N.C. Rep. Stephen LaRoque apparently had a thing for Fabergé eggs, jeweled collectibles that fetch high prices and are often emblazoned with gold, rubies and diamonds.
The Kinston lawmaker’s weakness for reproductions of the elaborately-decorated eggs that now symbolize the wrongs of pre-Revolution Russia came out this week, when LaRoque was indicted by a federal grand jury and accused of using federal money to support his own lavish lifestyle.
Deep inside the 72-page indictment are mentions of purchases LaRoque made of a dozen Fabergé eggs, spending more than $24,000 on the decorative collector items at shops in a Las Vegas casino and upscale mall in Northern Virginia.
The eggs LaRoque bought are most certainly reproductions – only 57 of the actual Fabergé eggs are thought to exist and aren’t really the type of things that have price tags.
The real Imperial Fabergé eggs were jewel-encrusted gifts that Tsar Alexander III bestowed on his wife for Easter, and came to represent the lavish and extravagance of the pre-Revolution Russian dynasties. Smaller decorated egg-shaped pendants were also made by the revered jewelry house, and worn as necklaces.
The eggs came to represent the opulence and wealth of pre-Revolution Russia, according to this write-up of a PBS documentary “Treasures of the World” that aired in 1999 and featured the eggs.
In the harsh light of historical hindsight, the Fabergé Imperial Easter eggs can be seen as nothing more than the frivolous indulgences of a decadent monarchy. But stripped of revolutionary ideology, they endure simply as fragile mementos of the doomed Russian dynasty, each not only an artistic masterpiece, but a remarkable reflection of the joys and achievements of a family at the crossroads of history.
They’ve had plenty of moments of fame, according pop culture appearances.
A fake Fabergé egg led Agent 007 to uncover an international jewel smuggling operation that was actually cover for a plot to wage a nuclear attack in the 1983 James Bond classic, “Octopussy.”
And in an episode of the Simpsons, jazzman Bleeding Gums Murphy tells Lisa Simpson about a $1,500-a-day Fabergé egg habit that left him broke. (Excuse the bootleg clip.)
In real life, LaRoque appears to have bought the eggs for his wife Susan LaRoque, who was on the board of director for the East Carolina Development Company and Piedmont Development Company and signed several of checks for the non-profit that ended up in LaRoque’s personal account, according to the grand jury indictment (click here to read a copy).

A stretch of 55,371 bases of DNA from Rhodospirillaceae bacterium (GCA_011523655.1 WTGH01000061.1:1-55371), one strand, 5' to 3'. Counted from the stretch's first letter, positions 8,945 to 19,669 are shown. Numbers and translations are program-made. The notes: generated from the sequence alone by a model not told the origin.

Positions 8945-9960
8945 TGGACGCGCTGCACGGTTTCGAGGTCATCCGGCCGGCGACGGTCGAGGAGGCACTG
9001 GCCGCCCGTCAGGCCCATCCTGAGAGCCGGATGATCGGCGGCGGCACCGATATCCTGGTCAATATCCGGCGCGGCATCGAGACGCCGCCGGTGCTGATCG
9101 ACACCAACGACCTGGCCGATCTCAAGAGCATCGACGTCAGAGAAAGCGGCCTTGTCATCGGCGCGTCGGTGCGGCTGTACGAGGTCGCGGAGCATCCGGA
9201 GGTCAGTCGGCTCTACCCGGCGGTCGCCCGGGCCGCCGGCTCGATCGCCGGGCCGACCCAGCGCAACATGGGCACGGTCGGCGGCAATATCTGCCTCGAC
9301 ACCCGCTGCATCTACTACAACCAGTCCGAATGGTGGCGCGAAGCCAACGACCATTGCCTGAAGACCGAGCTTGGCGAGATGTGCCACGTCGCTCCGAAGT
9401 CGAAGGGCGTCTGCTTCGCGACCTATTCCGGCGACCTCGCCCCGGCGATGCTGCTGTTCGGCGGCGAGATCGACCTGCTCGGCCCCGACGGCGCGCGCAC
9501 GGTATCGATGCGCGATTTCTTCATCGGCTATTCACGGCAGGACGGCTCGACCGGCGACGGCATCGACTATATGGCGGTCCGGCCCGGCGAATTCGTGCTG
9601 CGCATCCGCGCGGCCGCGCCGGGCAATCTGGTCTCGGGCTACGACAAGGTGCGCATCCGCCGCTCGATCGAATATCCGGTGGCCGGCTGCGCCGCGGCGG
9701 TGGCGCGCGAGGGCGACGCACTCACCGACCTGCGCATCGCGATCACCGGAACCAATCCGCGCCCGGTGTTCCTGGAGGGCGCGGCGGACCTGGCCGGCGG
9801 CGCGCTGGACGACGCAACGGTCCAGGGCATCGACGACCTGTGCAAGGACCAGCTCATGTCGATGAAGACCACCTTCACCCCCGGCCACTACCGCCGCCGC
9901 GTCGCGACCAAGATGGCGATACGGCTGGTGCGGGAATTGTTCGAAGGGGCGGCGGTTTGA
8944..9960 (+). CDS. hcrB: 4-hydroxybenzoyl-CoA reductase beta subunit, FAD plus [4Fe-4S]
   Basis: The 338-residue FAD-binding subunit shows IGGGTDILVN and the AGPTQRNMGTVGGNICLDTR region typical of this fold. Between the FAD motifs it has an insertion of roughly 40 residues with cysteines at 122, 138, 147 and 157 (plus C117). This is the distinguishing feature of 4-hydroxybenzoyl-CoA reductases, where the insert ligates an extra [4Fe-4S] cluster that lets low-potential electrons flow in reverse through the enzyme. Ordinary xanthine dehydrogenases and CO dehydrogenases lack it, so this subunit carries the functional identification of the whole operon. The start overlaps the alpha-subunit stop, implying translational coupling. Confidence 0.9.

Susan LaRoque has not been charged in connection with the alleged scheme.
The indictment alleges LaRoque spent $24,726.50 in all on the eggs, with money that federal prosecutors believe belonged to taxpayers.
LaRoque bought the reproduction pieces t Las Vegas’ Caesar’s Palace and in a jewelry shop in an upscale mall in Mclean, Va. , according to descriptions found in the grand jury indictment.
- 18-karat yellow gold, brown enamel Fabergé Egg, $5,104.50
- White gold link Blue enamel Fabergé egg, $3,170
- Fabergé large blue enamel and diamond egg that opens with crown inside, $3,798.
- Fabergé large light blue enamel egg, $2,262
- Small red enamel Fabergé with gold criss-cross design, $678
- Large red enamel Fabergé egg with gold frame on the outside and diamonds around center, $2472.
- Fabergé small pale yellow egg pendant with chain, 18 –karat yellow gold, $804
- Fabergé small lime green egg with bezel-set diamond style, $684
- Fabergé open swirl egg with channel set rubies and 4 diamonds, $1,092
- Fabergé tri-colored enamel lariat necklace with three eggs, light peach, dark peach and wine, $2,748
- Fabergé red enamel earring. $630
- Large yellow enamel egg with diamond swirl in center, $1,284
LaRoque could have traveled a few hours from his Kinston home to see the world’s largest public collection outside of Russia, just up I-95 in Richmond, Va.
The state-run Virginia Museum of Fine Arts has five authentic Imperial Fabergé eggs and the eggs draw visitors that travel to Richmond just to see the eggs and the 200 other Fabergé pieces on display at the museum, said Barry Schifman, the Virginia museum curator for the Fabergé Russian decorative arts collection.
“They’re magnificent tour de forces and works of art,” Schifman said about the Imperial eggs. “Each opens up and have a surprise inside, they’ all tell fascinating stories.”
Just last month, Schifman got a call a month ago from a curator for Queen Elizabeth II, who has three Imperial eggs in her Royal Collection. The curator was interested in seeing the Virginia collection.
“People come here all the time to see the Fabergé,” Schifman said. “It’s that well-known, and internationally known.”
If you want to see them, you’ll have to hurry.
The Fabergé eggs are only on exhibit until Aug. 1, when their gallery undergoes a renovation and the eggs head away from Richmond as part of a traveling exhibit. Their first stop is in Detroit.
They won’t be back on display to Richmond for at least a year. But the museum’s gift shop does have some reproduction eggs for sale.
As for the Kinston lawmaker with a penchant for the elaborate eggs, he’ll be next seen on Aug. 6 when he makes his first appearance on the criminal charges in the federal courthouse in Raleigh.
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